Batgirl, also known as Barbara Wilson, serves as another potential romantic possibility for Robin. He marvels at her beauty when she first arrives at Wayne Manor, and curiously follows her when she sneaks out at night. It is worth noting that the filmmakers alter the character’s background from the original comics. The character is normally Barbara Gordon, the daughter of Batman’s ally, police commissioner James Gordon, but in the film her name is changed so that she is the niece of Bruce’s butler Alfred, the surrogate father of Bruce, and by default, Dick. Because of this familial connection, Barbara is off limits to Dick. Indeed, she is treated as more of a sibling in the dynamic of the Bat-family rather than a romantic interest, especially since Dick and Barbara never share an onscreen kiss.

Another reason Barbara may be romantically unavailable to Dick is that she could be interpreted as a lesbian, offering a female homosexual perspective to the heroes of the film. Barbara never shows any interest in Dick, despite his curiosity in her. Moreover, she is interested in traditionally “male” activities like motorcycle-racing and fighting crime. In the climactic final battle, conventional gender roles are reversed when a falling Robin plays the “damsel in distress” and Batgirl saves him with her grappling hook. She also one-ups her fellow crime-fighter when she succeeds in figuring out how to redirect a series of satellites to unfreeze the city. “You’re pretty good at this, little girl,” Robin quips. “Watch and learn, little boy,” she replies. She is essentially a better superhero than Robin, which is significant given the fact that comic books and comic book movies are dominated by male heroes.

The fact that Batman & Robin serves as a homosexual allegory within the superhero genre is noteworthy, as it represents a “subversion and appropriation of mainstream media.” Schumacher takes an extremely popular character from an increasingly prevalent genre, and transforms them both to fit his own personal vision. Given the reins of the Batman franchise after Tim Burton’s two comparatively darker installments, Schumacher chose to take the series in a decidedly campier direction (much like the 60s Adam West series), first with Batman Forever and even more so with Batman & Robin. The dialogue consists almost entirely of clichéd one-liners and bad jokes, such as Batman’s “You break it, you buy it,” or Mr. Freeze’s “Let’s kick some ice!” As Larry Gross outlines in his essay, “Out of the Mainstream,” “the classic gay (male) strategy of subversion is camp,” an attempt to undermine mainstream media’s often negative representations of homosexuals, among other minorities. “The sting can be taken out of oppressive characterizations and the hot air balloons of official morality can be burst with the ironic weapon of camp humour” (68).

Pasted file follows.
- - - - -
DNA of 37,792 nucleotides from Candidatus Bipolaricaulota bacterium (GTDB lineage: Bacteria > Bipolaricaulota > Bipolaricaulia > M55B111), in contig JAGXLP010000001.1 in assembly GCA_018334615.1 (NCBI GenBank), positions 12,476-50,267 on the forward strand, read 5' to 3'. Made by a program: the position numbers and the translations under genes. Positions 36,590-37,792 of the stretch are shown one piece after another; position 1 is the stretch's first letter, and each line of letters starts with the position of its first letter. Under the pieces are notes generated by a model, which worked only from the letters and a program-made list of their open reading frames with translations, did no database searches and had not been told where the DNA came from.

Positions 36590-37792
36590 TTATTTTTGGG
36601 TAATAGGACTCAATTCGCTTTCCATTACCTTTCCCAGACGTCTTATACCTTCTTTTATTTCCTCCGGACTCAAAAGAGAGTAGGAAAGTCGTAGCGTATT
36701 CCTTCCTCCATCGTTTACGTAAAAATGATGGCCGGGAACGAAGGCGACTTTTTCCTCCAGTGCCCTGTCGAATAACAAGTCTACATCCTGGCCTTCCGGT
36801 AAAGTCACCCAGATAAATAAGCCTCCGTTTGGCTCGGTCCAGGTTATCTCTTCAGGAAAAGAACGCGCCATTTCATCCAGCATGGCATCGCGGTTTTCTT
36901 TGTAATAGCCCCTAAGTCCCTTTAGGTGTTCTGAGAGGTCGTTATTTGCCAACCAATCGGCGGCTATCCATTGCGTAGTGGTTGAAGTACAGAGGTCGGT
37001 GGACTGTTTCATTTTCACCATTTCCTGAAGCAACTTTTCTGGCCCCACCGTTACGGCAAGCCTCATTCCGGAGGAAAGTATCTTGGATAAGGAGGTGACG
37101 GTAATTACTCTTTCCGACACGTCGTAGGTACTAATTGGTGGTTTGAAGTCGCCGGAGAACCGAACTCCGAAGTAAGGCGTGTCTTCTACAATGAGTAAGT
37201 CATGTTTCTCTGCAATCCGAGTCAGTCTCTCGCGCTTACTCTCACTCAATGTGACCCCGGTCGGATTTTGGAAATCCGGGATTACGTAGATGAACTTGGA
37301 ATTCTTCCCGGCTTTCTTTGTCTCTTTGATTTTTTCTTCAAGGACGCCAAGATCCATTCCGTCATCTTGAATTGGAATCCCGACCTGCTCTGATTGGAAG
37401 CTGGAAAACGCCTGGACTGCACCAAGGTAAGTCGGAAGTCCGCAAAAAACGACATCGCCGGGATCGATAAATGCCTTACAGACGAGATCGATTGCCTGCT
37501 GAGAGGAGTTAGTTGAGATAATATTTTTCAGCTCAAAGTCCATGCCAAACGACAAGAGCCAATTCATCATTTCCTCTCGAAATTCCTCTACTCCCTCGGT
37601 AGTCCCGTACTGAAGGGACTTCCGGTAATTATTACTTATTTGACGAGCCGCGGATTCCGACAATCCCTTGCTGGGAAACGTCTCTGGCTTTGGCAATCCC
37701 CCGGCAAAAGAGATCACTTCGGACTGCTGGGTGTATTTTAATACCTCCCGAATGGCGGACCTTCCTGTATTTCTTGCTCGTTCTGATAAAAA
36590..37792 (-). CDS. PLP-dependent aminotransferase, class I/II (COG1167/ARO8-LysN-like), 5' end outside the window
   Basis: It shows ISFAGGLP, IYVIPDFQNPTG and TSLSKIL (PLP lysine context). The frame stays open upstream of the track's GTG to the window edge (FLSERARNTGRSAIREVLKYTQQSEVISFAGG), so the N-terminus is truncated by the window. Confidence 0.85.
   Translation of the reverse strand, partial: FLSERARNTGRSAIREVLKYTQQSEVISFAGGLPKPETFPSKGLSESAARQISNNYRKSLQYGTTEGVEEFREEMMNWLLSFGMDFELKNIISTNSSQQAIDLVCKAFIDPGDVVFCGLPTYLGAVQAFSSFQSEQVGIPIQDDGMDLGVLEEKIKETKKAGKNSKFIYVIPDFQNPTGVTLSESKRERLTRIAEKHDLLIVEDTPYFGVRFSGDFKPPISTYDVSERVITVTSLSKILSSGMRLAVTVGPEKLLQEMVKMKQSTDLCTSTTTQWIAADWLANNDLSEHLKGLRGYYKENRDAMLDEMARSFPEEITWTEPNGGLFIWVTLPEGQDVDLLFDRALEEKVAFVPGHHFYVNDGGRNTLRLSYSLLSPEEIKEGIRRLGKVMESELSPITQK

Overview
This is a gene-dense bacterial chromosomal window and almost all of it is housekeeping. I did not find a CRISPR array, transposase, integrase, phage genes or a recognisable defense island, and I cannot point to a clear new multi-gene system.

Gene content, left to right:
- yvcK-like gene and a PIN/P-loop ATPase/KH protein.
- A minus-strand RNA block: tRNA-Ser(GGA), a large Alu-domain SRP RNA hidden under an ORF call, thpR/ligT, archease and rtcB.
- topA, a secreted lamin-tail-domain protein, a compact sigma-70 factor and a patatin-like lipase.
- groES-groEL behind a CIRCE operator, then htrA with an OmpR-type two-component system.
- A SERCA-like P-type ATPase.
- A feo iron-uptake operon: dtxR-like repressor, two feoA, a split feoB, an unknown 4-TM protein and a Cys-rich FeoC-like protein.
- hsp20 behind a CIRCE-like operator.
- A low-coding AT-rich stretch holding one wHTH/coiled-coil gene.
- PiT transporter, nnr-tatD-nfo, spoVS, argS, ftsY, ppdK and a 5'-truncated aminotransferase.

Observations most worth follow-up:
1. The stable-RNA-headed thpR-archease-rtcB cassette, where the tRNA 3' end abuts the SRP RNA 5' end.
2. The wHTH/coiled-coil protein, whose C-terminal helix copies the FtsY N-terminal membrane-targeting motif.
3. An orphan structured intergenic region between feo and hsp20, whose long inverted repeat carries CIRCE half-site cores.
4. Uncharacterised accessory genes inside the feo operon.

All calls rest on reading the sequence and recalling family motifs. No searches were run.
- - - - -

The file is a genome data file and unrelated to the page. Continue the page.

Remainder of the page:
This film also uses the convention of good versus evil inherent in comic books as a weapon against mainstream representations of gender and sexuality. Simply put, the good characters are homosexual while the evil characters are heterosexual. As such, the film serves as a utopian vision of a world in which homosexuals emerge victorious, pointing out the contradictions of heterosexual tradition. Schumacher utilizes the formal techniques of cinema to establish this gay utopia, specifically through the emphasis on and idealization of the male body. His Gotham City consists of godlike, skyscraper-sized nude statues over which the heroes and villains chase each other. Such figures also adorn Bruce Wayne’s mansion as well as the museum at the beginning of the film, cementing the motif. The influence of nude figures even finds its way into the costume design of the film. In the documentary Shadows of the Bat: The Cinematic Saga of the Dark Knight Part 6: Batman Unbound, Schumacher explains that the nipples, robust rear ends, and large codpieces on Batman and Robin’s costumes (pictured left) are inspired by “Greek statues that have perfect bodies” and are “anatomically erotic.” Close-ups accentuate these features during montage sequences in which the heroes suit up to go battle evil. The male body is literally in the face of the viewer.